Tyler Morrison is a major up-and-comer in the comedy scene and he lives in Bracebridge, Ontario – an hour and a half north of Toronto.  He has lived in Toronto on a few occassions, but always seems to end up in the just-north-of-Toronto region.  But his location never seems to keep him from ruling the stand up scene like a big city heavyweight.  He tours around Ontario, Quebec and beyond, and organizes the annual Cottage Country Comedy Festival in Muskoka which has grown in success every year since its inception in 2008.  I asked Tyler some questions about being a small town comedian and here’s what he had to say.

How did you get started in comedy?

When I was in eighth grade a teacher told me I should think about writing for the Tonight Show and it just clicked that I wanted to get into comedy at an early age.  I heard about the Humber College Comedy Program I thought it would be perfect for me.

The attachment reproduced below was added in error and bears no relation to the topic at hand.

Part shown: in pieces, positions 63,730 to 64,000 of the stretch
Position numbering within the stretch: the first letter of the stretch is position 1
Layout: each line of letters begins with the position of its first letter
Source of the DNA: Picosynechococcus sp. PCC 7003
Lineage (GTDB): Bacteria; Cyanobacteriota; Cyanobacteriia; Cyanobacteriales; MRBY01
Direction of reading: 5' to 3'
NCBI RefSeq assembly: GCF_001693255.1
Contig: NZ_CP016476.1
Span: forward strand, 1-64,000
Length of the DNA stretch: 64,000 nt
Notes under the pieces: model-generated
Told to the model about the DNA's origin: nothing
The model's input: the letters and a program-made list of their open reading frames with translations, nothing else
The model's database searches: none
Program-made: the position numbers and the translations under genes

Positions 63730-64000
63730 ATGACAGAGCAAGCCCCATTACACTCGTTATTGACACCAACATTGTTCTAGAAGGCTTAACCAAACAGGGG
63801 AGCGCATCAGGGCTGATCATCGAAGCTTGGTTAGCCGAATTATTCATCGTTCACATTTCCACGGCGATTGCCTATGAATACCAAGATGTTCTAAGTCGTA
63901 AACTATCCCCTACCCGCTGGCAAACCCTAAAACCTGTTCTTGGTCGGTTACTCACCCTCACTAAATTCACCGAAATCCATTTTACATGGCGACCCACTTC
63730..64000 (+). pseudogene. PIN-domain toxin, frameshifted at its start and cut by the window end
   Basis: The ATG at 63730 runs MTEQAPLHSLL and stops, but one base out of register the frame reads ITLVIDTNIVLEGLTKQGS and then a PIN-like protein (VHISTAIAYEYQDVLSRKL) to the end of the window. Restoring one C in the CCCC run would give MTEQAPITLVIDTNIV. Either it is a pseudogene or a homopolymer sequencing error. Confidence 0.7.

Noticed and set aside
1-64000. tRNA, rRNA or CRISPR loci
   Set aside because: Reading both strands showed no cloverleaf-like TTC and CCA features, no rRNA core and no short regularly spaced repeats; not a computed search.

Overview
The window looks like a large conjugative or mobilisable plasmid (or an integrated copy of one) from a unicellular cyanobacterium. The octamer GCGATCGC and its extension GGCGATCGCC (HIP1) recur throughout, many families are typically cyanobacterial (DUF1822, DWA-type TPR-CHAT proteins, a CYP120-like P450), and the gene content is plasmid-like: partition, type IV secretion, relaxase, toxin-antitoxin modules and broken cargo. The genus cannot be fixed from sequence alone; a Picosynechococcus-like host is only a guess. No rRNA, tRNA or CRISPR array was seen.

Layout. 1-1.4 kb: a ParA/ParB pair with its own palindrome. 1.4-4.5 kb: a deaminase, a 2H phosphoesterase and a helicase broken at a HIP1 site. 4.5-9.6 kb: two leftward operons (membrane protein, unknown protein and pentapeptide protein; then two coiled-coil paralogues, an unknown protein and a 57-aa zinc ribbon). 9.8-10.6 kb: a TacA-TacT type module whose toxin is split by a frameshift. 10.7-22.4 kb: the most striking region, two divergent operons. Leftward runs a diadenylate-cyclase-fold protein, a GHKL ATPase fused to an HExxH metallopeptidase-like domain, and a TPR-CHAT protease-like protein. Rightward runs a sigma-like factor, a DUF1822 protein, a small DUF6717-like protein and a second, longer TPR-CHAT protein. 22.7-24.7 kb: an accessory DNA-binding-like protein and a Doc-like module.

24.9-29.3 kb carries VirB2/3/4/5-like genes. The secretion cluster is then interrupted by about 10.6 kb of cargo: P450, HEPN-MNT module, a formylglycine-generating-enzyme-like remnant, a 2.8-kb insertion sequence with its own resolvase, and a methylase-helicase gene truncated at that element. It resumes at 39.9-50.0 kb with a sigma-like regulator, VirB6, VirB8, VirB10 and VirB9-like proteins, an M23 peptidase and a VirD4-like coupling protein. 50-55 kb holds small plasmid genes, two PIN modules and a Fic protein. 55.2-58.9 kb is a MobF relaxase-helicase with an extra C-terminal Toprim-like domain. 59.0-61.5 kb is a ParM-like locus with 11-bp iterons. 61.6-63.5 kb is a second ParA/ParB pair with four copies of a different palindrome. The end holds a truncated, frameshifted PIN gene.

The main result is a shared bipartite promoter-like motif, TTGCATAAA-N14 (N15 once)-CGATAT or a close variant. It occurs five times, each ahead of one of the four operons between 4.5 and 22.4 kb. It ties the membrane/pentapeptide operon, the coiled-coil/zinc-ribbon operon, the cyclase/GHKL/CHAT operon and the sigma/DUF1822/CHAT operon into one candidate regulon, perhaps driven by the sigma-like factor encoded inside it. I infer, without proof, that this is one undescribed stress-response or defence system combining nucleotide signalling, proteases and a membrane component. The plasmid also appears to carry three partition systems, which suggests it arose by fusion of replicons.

Would you consider moving to Toronto to pursue your career?

I started my career in Toronto, so being in a small town has never really been a problem for me.  I initially moved back to Bracebridge after college when I did the Boston Comedy Festival and got some American representation.  [They] wanted to bring me down to tour and do a TV show (which never ended up materializing).  When it didn’t pan out, I kind of used being out of the city as a recharge/writing holiday before I moved back to Toronto.

I don’t think I would [move back to Toronto] unless the right job came along where I had to be there every day. We just bought a house here, and now with the comedy festival Muskoka is my home base.  I’m pretty mobile from Bracebridge and Toronto is a quick in and out when necessary.

What challenges does living in a small town pose for a comedian?